Florida prisoners fight seizure of their digital music

By Brian Williams
March 11, 2019

Officials in Florida have confiscated all the digital music and audiobooks purchased by workers behind bars in every prison in the state. The reason? So that the Florida Department of Corrections could “enter into a more profitable contract with a new vendor,” said a news release issued by the Florida Justice Institute and the Social Justice Law Collective, both of which joined to file a federal class-action lawsuit Feb. 19 against this seizure of prisoners’ possessions.

In 2011 the Florida Department of Corrections contracted with private companies to provide media services. Prisoners were permitted to purchase MP3 players and media files, with the promise, as one advertisement put it, “Once music is purchased, you’ll always own it!”

“Prisoners were promised they would be able to own these media files forever,” Dante Trevisani, executive director of the Florida Justice Institute, told the Militant in a phone interview Feb. 22. “The department went back on its promise, switched vendors and prisoners had to surrender their music.

“This is one of the only things they have in prison,” he added. “Their property was taken without compensation.”

This policy, the lawsuit says, is a clear violation of the Takings Clause of the Fifth Amendment and Due Process Clause of the 14th Amendment to the U.S. Constitution.

Prison authorities presided and profited from the sale of more than 30,300 players and 6.7 million song downloads, the Department of Corrections admits. That’s about $11.3 million worth of music. The Department of Corrections took their cut, pocketing $1.4 million in commissions.

In 2018 prison authorities signed a contract with JPay, which already makes a hefty profit operating banking services and the phone system at state-run prisons.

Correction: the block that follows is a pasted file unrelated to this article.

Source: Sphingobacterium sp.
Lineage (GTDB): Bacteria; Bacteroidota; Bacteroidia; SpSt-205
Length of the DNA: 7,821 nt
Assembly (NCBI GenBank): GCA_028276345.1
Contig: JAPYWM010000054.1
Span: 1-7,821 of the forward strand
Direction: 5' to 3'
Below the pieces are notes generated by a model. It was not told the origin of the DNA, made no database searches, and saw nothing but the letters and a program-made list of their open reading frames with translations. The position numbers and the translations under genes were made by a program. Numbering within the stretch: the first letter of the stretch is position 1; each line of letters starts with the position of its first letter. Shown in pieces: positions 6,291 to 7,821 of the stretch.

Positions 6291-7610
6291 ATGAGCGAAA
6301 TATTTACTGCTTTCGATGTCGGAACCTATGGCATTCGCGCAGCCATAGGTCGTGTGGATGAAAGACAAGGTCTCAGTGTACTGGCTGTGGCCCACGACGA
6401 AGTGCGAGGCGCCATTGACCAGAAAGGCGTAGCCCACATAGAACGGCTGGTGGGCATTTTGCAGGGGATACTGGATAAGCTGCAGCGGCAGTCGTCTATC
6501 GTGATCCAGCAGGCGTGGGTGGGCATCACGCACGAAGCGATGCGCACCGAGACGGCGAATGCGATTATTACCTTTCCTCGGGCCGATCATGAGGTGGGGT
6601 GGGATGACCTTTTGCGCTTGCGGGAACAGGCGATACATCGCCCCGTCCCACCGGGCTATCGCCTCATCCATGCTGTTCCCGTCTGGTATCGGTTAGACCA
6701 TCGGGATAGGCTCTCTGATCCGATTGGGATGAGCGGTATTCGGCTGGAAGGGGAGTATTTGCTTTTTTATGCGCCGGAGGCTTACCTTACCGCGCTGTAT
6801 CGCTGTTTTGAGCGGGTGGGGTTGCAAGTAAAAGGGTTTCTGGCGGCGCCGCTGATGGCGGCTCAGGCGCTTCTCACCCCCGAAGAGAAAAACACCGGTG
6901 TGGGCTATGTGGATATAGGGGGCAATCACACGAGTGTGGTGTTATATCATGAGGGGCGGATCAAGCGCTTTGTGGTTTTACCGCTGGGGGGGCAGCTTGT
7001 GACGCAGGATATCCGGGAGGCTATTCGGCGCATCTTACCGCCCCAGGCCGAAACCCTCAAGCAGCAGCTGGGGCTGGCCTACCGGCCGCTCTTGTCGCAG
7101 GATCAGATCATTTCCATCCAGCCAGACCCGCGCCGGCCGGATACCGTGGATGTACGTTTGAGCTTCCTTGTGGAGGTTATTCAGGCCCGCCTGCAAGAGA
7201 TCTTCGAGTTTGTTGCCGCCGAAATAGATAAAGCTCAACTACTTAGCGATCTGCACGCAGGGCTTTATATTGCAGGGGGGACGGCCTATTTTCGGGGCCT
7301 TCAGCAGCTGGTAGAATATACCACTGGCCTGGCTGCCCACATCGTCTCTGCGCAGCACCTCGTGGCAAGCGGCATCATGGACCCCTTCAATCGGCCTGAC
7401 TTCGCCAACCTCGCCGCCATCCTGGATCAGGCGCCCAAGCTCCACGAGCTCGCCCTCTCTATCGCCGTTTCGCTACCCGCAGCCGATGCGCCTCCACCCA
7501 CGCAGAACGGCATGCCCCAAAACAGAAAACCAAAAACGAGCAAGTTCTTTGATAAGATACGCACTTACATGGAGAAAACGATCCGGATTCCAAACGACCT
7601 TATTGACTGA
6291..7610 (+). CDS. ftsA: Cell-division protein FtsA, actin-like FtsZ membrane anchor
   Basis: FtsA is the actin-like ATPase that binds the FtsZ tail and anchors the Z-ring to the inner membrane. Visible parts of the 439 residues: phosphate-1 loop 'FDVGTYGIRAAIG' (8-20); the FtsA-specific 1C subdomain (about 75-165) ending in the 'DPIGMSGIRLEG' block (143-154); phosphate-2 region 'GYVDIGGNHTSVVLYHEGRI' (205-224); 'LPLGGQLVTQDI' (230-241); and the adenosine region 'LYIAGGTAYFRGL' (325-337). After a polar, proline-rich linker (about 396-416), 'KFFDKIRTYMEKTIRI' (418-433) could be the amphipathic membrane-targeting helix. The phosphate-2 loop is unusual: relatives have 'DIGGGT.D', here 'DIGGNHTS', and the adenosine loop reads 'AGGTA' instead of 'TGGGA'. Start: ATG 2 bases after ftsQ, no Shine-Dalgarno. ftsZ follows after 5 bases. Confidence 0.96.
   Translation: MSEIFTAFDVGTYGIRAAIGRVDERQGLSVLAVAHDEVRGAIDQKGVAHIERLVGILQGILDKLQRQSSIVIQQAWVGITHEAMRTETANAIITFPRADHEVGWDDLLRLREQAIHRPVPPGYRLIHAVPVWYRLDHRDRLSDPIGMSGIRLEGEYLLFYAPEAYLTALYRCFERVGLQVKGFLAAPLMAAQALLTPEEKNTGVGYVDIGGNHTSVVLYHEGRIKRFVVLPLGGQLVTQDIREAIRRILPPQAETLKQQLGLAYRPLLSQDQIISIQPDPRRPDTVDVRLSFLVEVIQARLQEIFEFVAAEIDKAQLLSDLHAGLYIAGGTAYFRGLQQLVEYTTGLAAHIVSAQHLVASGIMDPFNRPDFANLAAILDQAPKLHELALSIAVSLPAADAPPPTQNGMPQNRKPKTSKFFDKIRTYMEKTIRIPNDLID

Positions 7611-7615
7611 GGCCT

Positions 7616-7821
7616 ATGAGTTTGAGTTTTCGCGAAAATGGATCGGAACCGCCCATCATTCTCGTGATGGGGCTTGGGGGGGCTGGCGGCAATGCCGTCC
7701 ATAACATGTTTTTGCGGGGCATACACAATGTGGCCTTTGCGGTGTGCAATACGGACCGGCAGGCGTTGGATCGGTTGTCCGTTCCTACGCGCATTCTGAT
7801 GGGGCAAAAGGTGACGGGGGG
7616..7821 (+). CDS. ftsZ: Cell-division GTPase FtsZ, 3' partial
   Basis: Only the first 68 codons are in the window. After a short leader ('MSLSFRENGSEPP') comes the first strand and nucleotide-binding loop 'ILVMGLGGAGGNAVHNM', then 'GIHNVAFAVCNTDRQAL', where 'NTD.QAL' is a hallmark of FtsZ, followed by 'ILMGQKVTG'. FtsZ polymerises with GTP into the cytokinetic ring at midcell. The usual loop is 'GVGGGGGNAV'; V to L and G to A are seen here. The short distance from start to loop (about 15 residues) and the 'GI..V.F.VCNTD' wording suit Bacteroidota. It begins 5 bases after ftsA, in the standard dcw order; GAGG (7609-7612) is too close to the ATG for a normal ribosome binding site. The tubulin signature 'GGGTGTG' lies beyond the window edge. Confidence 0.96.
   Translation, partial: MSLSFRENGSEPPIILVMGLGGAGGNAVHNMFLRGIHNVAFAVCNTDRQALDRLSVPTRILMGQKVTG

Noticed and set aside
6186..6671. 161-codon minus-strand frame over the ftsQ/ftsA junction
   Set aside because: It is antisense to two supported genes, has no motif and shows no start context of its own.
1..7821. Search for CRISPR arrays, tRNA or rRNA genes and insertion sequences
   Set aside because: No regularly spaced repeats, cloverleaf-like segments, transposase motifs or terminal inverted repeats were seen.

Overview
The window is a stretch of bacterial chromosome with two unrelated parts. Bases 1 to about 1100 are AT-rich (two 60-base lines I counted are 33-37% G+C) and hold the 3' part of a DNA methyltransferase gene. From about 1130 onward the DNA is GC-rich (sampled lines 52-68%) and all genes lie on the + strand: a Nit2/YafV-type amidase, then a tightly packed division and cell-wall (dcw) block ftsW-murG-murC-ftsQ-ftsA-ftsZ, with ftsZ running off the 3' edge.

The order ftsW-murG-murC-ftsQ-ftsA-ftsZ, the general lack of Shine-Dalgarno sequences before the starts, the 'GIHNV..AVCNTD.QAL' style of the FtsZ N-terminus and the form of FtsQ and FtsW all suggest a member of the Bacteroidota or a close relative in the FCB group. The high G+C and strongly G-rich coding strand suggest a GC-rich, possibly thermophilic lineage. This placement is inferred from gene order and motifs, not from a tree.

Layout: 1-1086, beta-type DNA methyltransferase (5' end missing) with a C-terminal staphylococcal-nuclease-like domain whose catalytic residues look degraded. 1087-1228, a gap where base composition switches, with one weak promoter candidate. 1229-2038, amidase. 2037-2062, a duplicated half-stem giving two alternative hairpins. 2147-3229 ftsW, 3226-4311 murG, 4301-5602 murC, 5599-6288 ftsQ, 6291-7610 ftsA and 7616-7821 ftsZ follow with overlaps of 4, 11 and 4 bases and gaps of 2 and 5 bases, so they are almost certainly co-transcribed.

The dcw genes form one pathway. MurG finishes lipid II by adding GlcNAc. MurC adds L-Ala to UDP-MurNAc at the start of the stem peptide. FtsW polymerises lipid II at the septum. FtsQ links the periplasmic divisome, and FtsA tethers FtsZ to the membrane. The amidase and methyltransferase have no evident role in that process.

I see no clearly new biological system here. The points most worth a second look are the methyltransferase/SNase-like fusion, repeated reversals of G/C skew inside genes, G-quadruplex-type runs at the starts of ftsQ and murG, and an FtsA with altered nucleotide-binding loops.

Prisoners have been barred from transferring any of their digital media files they had purchased from the previous contractor onto the new players. And authorities set a Jan. 23 deadline requiring prisoners to turn in their old media players and files, or — for a fee — they could have them turned over to a friend or their family outside the prison. To listen to music or audio books, inmates will now have to buy a new media player from JPay and repurchase all their digital files — a profit boon for JPay and more commissions for the Department of Corrections.

Katherine Freeman, who is incarcerated at Homestead Correctional Institution, filed a grievance against this operation, saying she would lose more than $2,000 worth of music she had purchased since 2014.

In justifying the prison’s new policy, assistant warden Timothy Hoey wrote, “It was not feasible to download content from one vendor’s device to another, not only due to incompatibility reasons, but the download of content purchased from one vendor to another vendor’s device would negate the new vendor’s ability to be compensated for their services.”

In simple language, profits come first, and the rights of the prisoners count not at all. They’re just supposed to start out all over paying more and more.

The lawsuit isn’t seeking money for the prisoners, Trevisani said, “but to somehow give prisoners access to the digital media files they already purchased.”